Given uShip’s commitment to supplying a constant supply of new shipments, the platform comes with booking fees that run about 15% of the total shipping cost. That percentage was dramatically reduced across all categories in late 2020, while pricing estimates were raised by 12.5% in early 2022.

Ultimately, uShip doesn’t get paid unless you get paid. It also comes with all sorts of valuable tools, tracking, and promotion that you don’t need to do yourself. Think of uShip as your marketing and sales division.

What You Need To Know

To be clear: downsizing isn’t for everyone.
It requires lifting, working directly with customers, and receiving a customer feedback rating after each delivery. You’re competing against other transporters like you so you need to be a bit savvy. It takes a bit of time and elbow grease to build a feedback score.

Another word on your customers:

unlike the traditional freight world, where pallets are shrink-wrapped and palletized, items on uShip often need to be blanket wrapped or secured. These items can be a family heirloom from Aunt Sally or a high-end piece bought on an e-commerce site. In other words, these items matter to the parties involved – and they expect you as the transporter to care as well.

Of course, the next natural question is:
“Well, sure the expenses are less, but aren’t I hauling a lot less freight in a pickup truck with a 15-foot trailer?” The shorter answer is yes. But it’s all relative. It’s a different strategy. It’s a volume game. Establish a regular route. Find an anchor shipment, say, a sofa and two chairs. Then you fill in around it with various items that let you ride topped off.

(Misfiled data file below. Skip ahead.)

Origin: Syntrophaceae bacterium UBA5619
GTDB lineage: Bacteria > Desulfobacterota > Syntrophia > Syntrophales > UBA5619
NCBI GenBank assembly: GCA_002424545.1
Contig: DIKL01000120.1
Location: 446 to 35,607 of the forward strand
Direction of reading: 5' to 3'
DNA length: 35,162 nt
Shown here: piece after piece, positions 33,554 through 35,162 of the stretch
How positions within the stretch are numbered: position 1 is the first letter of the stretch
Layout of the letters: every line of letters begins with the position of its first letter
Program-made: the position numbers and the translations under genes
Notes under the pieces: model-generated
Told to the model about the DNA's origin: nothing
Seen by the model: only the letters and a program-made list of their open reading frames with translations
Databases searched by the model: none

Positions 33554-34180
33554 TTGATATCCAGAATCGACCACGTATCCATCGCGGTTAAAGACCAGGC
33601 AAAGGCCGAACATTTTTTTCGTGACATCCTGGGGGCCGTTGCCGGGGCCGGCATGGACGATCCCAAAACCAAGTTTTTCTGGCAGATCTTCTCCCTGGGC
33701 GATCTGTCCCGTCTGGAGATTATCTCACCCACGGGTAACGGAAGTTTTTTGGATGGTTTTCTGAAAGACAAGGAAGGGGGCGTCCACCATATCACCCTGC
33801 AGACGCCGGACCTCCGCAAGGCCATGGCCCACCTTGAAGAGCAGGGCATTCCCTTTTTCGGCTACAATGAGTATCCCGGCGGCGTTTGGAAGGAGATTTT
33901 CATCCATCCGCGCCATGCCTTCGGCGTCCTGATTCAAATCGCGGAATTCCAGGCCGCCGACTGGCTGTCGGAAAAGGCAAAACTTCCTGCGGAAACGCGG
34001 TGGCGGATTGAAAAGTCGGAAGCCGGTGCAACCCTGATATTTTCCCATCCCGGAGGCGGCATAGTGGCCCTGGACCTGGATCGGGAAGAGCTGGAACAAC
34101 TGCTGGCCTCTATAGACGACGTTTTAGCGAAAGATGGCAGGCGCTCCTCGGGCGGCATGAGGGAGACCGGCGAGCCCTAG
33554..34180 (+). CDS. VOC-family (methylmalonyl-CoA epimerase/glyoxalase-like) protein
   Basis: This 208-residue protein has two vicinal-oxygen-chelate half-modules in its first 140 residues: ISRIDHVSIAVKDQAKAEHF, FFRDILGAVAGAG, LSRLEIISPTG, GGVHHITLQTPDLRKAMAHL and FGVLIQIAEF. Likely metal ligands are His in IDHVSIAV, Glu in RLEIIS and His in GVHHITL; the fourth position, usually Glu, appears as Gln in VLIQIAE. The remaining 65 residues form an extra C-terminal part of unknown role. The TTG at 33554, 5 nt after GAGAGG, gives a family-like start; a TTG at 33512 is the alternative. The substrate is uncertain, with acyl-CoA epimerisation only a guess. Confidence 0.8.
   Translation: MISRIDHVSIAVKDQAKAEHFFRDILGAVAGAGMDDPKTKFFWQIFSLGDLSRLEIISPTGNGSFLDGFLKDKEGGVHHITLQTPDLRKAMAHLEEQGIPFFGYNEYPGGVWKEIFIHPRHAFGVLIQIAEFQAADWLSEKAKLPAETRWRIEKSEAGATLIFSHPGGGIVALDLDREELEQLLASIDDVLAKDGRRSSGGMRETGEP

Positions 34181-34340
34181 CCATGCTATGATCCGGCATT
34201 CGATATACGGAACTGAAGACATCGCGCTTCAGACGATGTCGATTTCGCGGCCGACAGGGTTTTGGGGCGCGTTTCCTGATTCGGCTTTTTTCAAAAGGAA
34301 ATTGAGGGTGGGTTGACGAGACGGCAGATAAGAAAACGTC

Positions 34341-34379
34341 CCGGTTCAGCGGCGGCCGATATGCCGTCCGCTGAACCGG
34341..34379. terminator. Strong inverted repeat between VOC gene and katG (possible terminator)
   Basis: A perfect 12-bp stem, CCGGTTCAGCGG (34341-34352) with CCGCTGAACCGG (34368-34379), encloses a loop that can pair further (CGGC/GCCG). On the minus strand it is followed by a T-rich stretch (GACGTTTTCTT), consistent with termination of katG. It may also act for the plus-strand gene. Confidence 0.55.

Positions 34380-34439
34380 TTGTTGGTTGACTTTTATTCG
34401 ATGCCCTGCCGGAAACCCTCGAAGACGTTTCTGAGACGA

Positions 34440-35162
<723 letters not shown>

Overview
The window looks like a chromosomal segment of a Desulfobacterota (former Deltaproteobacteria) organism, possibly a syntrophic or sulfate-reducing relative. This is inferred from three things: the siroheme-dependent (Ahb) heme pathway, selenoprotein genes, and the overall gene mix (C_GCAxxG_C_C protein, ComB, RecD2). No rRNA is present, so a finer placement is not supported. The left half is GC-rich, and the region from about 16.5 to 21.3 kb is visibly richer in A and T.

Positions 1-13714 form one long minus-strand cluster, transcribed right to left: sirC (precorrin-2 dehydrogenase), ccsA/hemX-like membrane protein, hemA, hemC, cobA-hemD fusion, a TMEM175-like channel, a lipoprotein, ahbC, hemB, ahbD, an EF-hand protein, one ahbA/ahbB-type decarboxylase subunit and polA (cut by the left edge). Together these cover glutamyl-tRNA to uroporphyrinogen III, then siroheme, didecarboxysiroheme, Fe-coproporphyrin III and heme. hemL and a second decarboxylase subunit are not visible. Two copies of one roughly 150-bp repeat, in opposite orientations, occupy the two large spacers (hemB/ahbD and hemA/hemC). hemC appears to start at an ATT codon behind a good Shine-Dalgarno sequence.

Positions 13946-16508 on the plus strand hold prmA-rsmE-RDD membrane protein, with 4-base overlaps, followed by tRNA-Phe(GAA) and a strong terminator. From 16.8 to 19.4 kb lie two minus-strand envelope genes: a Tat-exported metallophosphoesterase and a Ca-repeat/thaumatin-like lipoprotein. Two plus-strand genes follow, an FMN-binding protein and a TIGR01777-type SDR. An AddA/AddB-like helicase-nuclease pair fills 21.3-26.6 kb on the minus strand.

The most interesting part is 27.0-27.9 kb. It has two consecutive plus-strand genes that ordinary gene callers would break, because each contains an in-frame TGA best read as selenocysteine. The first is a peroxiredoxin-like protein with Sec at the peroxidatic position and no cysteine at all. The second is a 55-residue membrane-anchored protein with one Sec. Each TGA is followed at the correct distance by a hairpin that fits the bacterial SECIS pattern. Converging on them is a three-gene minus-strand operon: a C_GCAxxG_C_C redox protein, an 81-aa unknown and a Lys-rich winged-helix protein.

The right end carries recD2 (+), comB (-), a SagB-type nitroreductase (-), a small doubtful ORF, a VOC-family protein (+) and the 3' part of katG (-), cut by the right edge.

And making this shift will likely require a transfer of authority given the change of equipment, goods shipped, and region covered.

‘Being my own Boss’

Transporters who have made the jump from a big rig to a small vehicle – and had the entrepreneurial spirit and patience to build a positive reputation – now reportedly make more than they ever did driving a Class 8. And based on a survey of transporters on uShip, 52% say their favorite thing about being on uShip is “being my own boss.” Another 20% love financial flexibility.

So how much can established transporters on uShip make?

In May 2022, nearly 20 transporters earned over $20,000 in gross income on uShip, while 54 earned over $10,000 gross. The top-earning transporter grossed $60,000 on hundreds of shipments. Most shipments on uShip travel 800-1000 miles.

As a business, uShip did $200 million in gross shipping volume last year.

Where Do Shipments Come From?

Curious about what kinds of customers use uShip? Customers are both businesses and consumers. Our partners are companies like eBay, Etsy, Chairish, 1stDibs, Ritchie Bros., Vibe Kayaks, as well as 1000s of SMBs, that tap into capacity on our marketplace. We also have a lot of consumer enthusiasts – think motorcycle refurbishers, car collectors, and boat owners. One of our biggest categories is furniture and household goods.

As you can tell from the customers above, freight types flowing through uShip vary widely. So having the right equipment is essential. In other words, a Ford Transit Connect cargo van, bidding on or booking vehicle shipments isn’t practical. Your wheelhouse will be furniture, antiques, sofas, and the odd vintage item. If you drive a pickup and open trailer, motorcycles, ATVs, golf carts, and some cars might be your specialty.


The industry and world are changing so fast. When you’re the odd person out, it sometimes requires expanding your perception of what you’ve known. There is an opportunity to make some good money here.